Tuesday, October 21, 2014

Ryan T. Anderson and the dead stalking horse he is beating

Ryan T. Anderson
Ryan T. Anderson
Ryan T, Anderson, a staunch Defender of the Faith®, is still trying to convince others (and perhaps himself) that there is something unconstitutional about all of the rulings that support same-sex marriage. Now he blames President Obama and liberals in general. Writing in the Daily Signal (which is a Heritage Foundation blog disguised as a news site):
This is a case study in how liberals “evolve” on policy. First they embrace a policy change. If they can’t convince a majority of Americans to vote for their preferred policy, they discover that the Constitution requires their preferred policy. So, according to the Obama of today, the Obama of early 2012 held an unconstitutional view of marriage. Or, perhaps, it wasn’t unconstitutional back then but it is now.

Mr. Anderson misstates the record. In 2008, while running for president, Obama clearly stated his opinion that DOMA was unconstitutional and should be repealed. It is the repeal of DOMA via United States v Windsor that created the current chain reaction. President Obama did not write the opinion in DOMA as he is not a justice of the United States Supreme Court.

In 2012, then President Obama, during the campaign, decided to support same-sex marriage. He was reelected and, according to surveys a majority of Americans do support recognition of same-sex marriage. Obama's view of DOMA was a legal conclusion. Obama's views on same-sex marriage pertain to public policy. It's an important difference. The former is stated as a legal fact while the latter is an informed opinion.

Anderson goes on to quote crazy Ted Cruz who said:
It is beyond dispute that when the 14th Amendment was adopted 146 years ago, as a necessary post-Civil War era reform, it was not imagined to also mandate same-sex marriage…. [It is a] preposterous assumption that the People of the United States somehow silently redefined marriage in 1868 when they ratified the 14th Amendment.
Mr. Cruz is well aware of the fact that the original intent is irrelevant. There are more than a dozen important 14th Amendment cases that were never imagined by the authors of the amendment. Here are just three:
  1. Brown v. Board of Education (1954): Regardless of the equality of segregated schools, the Court ruled that separate is inherently unequal. Thus public school segregation based on race was found to be in violation of the Equal Protection Clause of the 14th Amendment.
  2. Gideon v. Wainwright (1963): A unanimous United States Supreme Court said that state courts are required under the 14th Amendment to provide counsel in criminal cases to represent defendants who are unable to afford to pay their own attorneys.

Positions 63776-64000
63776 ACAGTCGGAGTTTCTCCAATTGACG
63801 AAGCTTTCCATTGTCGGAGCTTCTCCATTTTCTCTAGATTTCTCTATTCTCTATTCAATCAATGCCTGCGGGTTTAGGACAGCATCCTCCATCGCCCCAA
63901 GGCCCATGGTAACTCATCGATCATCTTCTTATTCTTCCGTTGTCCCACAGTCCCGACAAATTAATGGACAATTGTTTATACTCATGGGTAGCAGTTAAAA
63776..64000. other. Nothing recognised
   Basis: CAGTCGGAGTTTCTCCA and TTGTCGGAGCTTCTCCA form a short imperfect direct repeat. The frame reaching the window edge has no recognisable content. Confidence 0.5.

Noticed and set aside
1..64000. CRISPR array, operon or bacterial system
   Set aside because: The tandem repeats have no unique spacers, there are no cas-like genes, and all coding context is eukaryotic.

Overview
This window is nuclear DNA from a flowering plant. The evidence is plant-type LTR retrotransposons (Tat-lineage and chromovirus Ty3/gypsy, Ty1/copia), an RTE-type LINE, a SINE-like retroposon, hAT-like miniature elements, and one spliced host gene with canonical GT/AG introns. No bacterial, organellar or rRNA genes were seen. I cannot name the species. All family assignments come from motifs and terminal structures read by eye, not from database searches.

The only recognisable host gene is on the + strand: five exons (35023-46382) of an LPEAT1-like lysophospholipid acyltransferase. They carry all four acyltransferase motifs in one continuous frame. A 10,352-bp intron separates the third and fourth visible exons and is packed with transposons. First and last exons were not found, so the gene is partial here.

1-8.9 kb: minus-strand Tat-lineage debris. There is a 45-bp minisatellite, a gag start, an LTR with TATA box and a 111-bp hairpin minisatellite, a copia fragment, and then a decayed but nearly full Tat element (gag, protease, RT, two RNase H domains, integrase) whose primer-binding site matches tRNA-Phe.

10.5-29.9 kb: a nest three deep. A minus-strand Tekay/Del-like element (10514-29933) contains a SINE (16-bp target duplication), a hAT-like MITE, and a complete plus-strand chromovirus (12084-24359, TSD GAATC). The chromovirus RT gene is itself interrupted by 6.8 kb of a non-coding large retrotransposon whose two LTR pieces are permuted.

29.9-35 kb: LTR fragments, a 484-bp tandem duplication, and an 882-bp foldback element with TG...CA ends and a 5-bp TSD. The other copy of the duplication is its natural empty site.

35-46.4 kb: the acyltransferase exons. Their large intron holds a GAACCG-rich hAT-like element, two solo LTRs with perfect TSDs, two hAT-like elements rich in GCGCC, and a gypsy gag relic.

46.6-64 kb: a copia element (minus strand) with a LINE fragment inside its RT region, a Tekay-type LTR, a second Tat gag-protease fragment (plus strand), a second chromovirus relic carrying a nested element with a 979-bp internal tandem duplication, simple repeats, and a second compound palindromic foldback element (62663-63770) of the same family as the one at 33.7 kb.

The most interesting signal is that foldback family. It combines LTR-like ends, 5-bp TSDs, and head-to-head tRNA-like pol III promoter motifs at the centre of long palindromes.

3. Loving v. Virginia (1964): With a unanimous decision, the United States Supreme Court held that the Equal Protection Clause required strict scrutiny to apply to all race-based classifications. Furthermore, the Court concluded that the law was rooted in racial discrimination, making it impossible to satisfy a compelling government interest.
It is a virtual certainty that the authors of the 14th Amendment did not imagine that they were mandating integration, defendants rights or the right for interracial couples to marry.

Anderson continues in a similar fashion quoting various people. He ultimately concludes:
Citizens are, of course, free to redefine marriage policy to include same-sex relationships, but so too should citizens be free to retain in law the historic definition of marriage as the union of a man and a woman—as citizens in a majority of states have done.

Nothing less than the future of our society and the course of constitutional government in the United States are at stake. And as Obama’s latest evolution shows, we’re not only redefining marriage, we’re redefining our Constitution—making it a living, breathing, evolving document.
According to that logic, citizens should be free to do just about anything which includes oppression of a minority. States should still be permitted to segregate schools or prohibit interracial marriage. They should be free to permit the product of illegal searches by police to be entered into evidence (Mapp v. Ohio). Apparently the 1964 Civil Rights Act is unconstitutional per se. Maybe Jews should be prohibited from state civil service jobs. What else can states do to piss off a minority community? Muslims are certainly within easy reach of discriminatory laws.

This is just rubbish from someone intent on conforming US law to the teachings of the Catholic Church. I suspect, by the way, that Anderson is becoming an Opus Dei numerary. Which pill does Mr. Anderson take for that?

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